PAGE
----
Friday, May 8, 2009

Ways to a happy Marriage

Do you want to have an intimate emotional connection most of the time with your spouse? How about a passionate marriage? Or a relationship filled with respect and admiration for each other?
It sounds like the holy grail of marriages, I know. And yet my wife Nancy and I have found these qualities to be not only attainable, but readily achievable by following a formula that we’ve developed. It works for us now.

We have each had to absorb hard lessons through the rocky years of trial and error to get to the place where we can share with others the positive things that we’ve learned.

Having a great marriage is really about doing just two basic things: maximizing constructive behavior that leads to greater intimacy and closeness, and minimizing destructive behavior that pulls a couple apart.

What do I mean? It’s actually pretty simple.

We use the analogy of a “relationship bank account.” Nancy has an account with me and I have an account with her.

Every time one of us does something nice for the other, it's like making a “goodwill deposit” in that person's bank account. But if a person does something irritating to the partner, it's like making a “goodwill withdrawal” from their account.

We have a goal of maintaining a positive balance with each other on a daily basis. Every single day, we want to make bigger deposits than withdrawals with each other. By making sure our accounts with each other are never "overdrawn," we keep our marriage healthy.

Does that sound difficult? It’s not when you know how.

The key for us in maintaining a high level of rapport and trust in our marriage is to practice awareness in all of our interactions with each other. Most of the time, we stay in a good place of feeling in harmony with each other.

But on occasion, we have a rift between us. One or both of us will be in a bad mood, irritable, or tired—all ingredients for a relationship bank withdrawal.

When this happens, we have a strain between us. There can be angry words spoken and feelings of resentment that have us glaring at each other. I’m talking about intense, strong feelings.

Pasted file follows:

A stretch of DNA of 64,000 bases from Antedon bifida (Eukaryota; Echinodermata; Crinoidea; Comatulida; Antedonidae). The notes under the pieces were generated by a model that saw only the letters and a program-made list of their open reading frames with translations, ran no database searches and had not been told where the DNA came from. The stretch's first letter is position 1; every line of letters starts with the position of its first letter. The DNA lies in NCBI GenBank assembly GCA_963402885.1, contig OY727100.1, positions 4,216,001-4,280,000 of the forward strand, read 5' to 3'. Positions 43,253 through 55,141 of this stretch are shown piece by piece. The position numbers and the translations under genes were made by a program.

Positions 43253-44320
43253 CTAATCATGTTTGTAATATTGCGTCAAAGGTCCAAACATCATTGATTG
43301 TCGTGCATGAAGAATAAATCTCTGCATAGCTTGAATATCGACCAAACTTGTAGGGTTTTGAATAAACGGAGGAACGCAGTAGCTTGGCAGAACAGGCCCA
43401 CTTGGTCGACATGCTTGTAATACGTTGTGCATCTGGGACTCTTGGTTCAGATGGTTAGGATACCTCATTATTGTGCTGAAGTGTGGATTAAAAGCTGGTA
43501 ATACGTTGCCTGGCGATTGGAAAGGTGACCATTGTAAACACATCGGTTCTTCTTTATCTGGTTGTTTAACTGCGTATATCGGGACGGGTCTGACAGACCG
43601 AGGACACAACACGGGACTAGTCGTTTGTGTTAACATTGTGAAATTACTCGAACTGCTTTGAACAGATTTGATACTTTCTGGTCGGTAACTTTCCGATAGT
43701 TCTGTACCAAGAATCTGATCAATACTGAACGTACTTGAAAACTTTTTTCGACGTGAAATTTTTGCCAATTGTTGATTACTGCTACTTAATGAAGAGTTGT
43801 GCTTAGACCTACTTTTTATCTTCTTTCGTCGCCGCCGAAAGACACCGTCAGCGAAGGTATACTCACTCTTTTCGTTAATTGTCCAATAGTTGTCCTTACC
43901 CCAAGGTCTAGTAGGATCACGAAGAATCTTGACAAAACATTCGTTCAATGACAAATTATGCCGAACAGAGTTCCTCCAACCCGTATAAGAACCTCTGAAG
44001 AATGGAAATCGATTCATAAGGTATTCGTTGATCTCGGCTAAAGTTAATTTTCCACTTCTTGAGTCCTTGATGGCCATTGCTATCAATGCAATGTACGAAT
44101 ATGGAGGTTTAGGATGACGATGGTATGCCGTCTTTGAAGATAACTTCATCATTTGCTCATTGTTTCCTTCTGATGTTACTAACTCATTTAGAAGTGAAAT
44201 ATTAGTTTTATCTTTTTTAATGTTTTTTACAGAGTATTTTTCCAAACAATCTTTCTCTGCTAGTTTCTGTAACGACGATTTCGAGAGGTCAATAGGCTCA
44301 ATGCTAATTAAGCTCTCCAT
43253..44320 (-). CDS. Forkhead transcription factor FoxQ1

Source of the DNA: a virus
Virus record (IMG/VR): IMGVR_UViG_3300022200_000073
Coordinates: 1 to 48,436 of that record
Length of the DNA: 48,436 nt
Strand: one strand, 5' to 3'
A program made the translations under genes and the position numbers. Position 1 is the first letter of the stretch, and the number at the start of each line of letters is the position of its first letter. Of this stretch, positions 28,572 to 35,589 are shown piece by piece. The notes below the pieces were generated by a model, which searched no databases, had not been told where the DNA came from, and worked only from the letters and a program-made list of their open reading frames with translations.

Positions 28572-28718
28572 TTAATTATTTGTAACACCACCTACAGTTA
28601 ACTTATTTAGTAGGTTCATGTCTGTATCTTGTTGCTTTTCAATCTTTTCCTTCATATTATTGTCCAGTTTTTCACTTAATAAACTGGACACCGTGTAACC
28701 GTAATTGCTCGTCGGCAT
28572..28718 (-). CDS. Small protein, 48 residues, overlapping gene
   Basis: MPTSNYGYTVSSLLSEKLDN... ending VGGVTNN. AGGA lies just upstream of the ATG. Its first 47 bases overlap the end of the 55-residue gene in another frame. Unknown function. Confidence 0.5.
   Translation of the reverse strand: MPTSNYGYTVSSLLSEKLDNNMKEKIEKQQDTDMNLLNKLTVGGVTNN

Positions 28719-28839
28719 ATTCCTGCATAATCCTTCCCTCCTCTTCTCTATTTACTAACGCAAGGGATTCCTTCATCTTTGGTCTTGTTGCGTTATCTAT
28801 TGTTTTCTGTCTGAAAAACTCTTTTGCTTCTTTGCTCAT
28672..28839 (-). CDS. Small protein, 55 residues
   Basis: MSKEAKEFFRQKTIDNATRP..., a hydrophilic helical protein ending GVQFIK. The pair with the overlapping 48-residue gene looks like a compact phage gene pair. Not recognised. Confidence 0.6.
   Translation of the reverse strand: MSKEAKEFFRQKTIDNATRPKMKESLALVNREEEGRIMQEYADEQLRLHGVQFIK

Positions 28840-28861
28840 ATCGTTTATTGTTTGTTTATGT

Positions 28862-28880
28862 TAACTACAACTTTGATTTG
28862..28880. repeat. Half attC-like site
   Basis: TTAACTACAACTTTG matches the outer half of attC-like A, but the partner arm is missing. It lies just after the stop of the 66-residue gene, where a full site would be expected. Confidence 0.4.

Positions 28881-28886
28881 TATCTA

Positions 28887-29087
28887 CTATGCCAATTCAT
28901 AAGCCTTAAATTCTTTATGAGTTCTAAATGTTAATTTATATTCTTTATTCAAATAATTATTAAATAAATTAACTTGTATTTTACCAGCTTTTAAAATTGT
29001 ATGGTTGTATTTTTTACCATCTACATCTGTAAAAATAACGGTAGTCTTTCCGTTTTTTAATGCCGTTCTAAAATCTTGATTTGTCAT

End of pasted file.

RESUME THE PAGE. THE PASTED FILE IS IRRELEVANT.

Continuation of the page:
The first step to a good marriage is to minimize doing the things in a relationship that lead to a downward spiral.

Numerous couples who don’t know how to diffuse and resolve anger allow a residue of resentment to build up for weeks, months, and years. And over time, this unresolved anger often leads to divorce. We talk to people every week this has happened to.

But Nancy and I have learned how to avoid the negative consequences of our conflicts. There have been many, many times when we’ve diffused the anger, made peace, and completely restored our feelings of closeness, love, and intimacy—all within 30 minutes!

These Steps Will Give You Good Results
Here are the guidelines that we use, so you can minimize negative feelings and restore harmony when you have an argument with your spouse:

Say to your spouse,“I’m sorry for my part in this misunderstanding.” This shows that you take responsibility for your role in a disagreement. It also lessens the tendency for the other person to feel defensive. Often, we are not aware of our part in creating a disagreement. But it will usually become evident if we look for it

Always treat your mate with respect, even when you don’t agree. To do otherwise could harm the relationship irreparably. Above all, don’t ever use insults, name calling, or sarcasm. Such tactics will come back to haunt you.

Minimize blaming your partner on an issue. Instead acknowledge how the issue makes you feel. Blame can block finding creative solutions to a problem.

Minimize defensiveness on your part. This can require courage and humility, because it can mean having to look at your own faults and admit that sometimes you’re wrong.
So now that you’re minimizing your relationship bank withdrawals, you want to build up your deposits. Again, here are just a few of our guidelines for establishing greater rapport with your spouse:

Form the habit of looking for something good in your spouse. You might acknowledge something good your partner has done recently. For example, you might say, “That’s great you got that recognition at work last week.”

Build more fun into your relationship. Laughing together can be very bonding. Do something together that you both enjoy, like dancing, going to a movie, or going for a walk.

Show affection without any expectation of a sexual payoff. Strokes of affection can be saying something like, “I love you” or giving your partner a warm hug. Foot or shoulder massages also can be very welcome.

Express appreciation frequently. Thank your spouse for something specific, like, “I appreciate you picking up the kids today. I know you had to take off from work early. Thank you!”

Using techniques like these, when you've built up large positive reserves of goodwill with each other, will help ensure your relationship stays in good shape. That way, when you need to ask for extra understanding or patience from your spouse, you have enough goodwill accumulated in your account to cover the request.

What are some things you can expect to get by using this system? You'll notice that you are bonding more to your partner. Your emotional intimacy is enhanced and sex becomes better. You may even feel that your marriage is reborn.

Once you get started, this process feeds upon itself! As you repeat making your deposits with your partner, you condition yourself and you condition the relationship itself.

You’ll find your marriage spiraling upward to a level you never imagined possible. Try it. It works.